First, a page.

Regular readers of our blog know that when it comes to retirement planning, preparation is key and it’s never too early to start!
Achieving retirement peace of mind means feeling ready and on track to meet your goals; but how do you know if you’re getting enough information and that you have what you need to feel prepared?
We’ve been reading through the Indexed Annuity Leadership Council’s report on retirement readiness, America’s Workforce: The Reality of Retirement Readiness, and here are our key takeaways:
Retirement Readiness Varies by Industry
More than half of Personal Care workers are not satisfied at all with the information provided by their employer, and 45 percent of Food Preparation and Serving workers feel the same.
Eight of 11 blue- and gray-collar industries perform below the overall average for America’s workforce when comparing the retirement-readiness scores.
Food Preparation and Serving and Personal Care workers have the lowest levels of retirement readiness.
Engineering and Protective Services are performing above the norm of all workers when it comes to retirement readiness.
Company Size Plays a Role in How Prepared People Feel
More than one-third of workers from small businesses say their employer is “not helpful at all” in terms of retirement planning support and thus will frequently turn to family and insurance agents for advice.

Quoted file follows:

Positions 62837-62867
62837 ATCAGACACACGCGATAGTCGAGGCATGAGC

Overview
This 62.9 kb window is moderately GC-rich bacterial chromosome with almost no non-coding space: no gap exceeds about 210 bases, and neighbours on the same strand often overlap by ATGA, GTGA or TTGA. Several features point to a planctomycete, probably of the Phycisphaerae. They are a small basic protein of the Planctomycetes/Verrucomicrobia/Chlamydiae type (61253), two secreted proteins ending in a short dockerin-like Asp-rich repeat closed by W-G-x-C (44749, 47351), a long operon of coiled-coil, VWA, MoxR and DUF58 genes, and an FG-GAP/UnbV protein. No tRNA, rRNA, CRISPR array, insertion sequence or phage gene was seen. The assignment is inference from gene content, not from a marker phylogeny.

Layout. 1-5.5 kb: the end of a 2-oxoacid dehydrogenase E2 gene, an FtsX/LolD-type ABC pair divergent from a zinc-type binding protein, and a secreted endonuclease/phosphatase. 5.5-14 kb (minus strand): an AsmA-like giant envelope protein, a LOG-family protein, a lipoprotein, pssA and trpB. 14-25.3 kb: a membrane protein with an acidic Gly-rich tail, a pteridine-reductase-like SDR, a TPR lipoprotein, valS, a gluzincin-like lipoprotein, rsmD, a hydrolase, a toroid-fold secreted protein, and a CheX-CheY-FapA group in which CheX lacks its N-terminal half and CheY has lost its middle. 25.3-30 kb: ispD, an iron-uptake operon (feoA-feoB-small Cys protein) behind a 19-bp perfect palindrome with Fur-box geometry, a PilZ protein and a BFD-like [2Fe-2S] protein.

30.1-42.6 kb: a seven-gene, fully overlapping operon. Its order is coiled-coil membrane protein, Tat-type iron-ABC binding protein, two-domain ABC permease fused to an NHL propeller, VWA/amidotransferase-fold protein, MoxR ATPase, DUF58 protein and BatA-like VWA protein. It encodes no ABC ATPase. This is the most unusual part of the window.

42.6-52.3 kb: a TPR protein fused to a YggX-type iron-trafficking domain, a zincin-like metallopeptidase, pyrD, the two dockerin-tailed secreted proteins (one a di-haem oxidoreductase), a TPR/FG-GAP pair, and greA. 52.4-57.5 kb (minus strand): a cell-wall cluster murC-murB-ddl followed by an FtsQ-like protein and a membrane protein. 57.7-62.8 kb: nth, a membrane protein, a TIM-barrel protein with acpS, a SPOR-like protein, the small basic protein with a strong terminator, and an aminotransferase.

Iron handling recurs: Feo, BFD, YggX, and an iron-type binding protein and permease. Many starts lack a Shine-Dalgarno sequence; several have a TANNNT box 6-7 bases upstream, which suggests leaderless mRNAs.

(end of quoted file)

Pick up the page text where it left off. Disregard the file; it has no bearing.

Employees of midsized companies are most likely to look to human resources for financial planning assistance
Access to Retirement Planning Options is Changing
1 in 8 American workers are not offered any type of retirement plan from their employer. For these individuals, retirement income planning is a “do-it-yourself” endeavor.
50%+ of all of America’s workforce reports their access to retirement plans and products has flatlined or decreased in the last decade.
Construction and Extraction and Engineering industries report the highest instance of significantly improving access to retirement plans and products over the last decade.
Food Preparation and Serving workers have seen a significant decrease in access.
Changing Access has Changed Individual Action
Nearly 10 percent of workers have switched jobs for better retirement benefits.
14 percent of workers are taking on a “side hustle” with the explicit goal of saving for retirement.
More than 40 percent of pre-retirement workers have already adjusted their lifestyle choice/expenses.
What Does it All Mean?
The report concludes with three recommendations to help with your own retirement readiness:
1. Connect with a financial professional, like an insurance agent, who can provi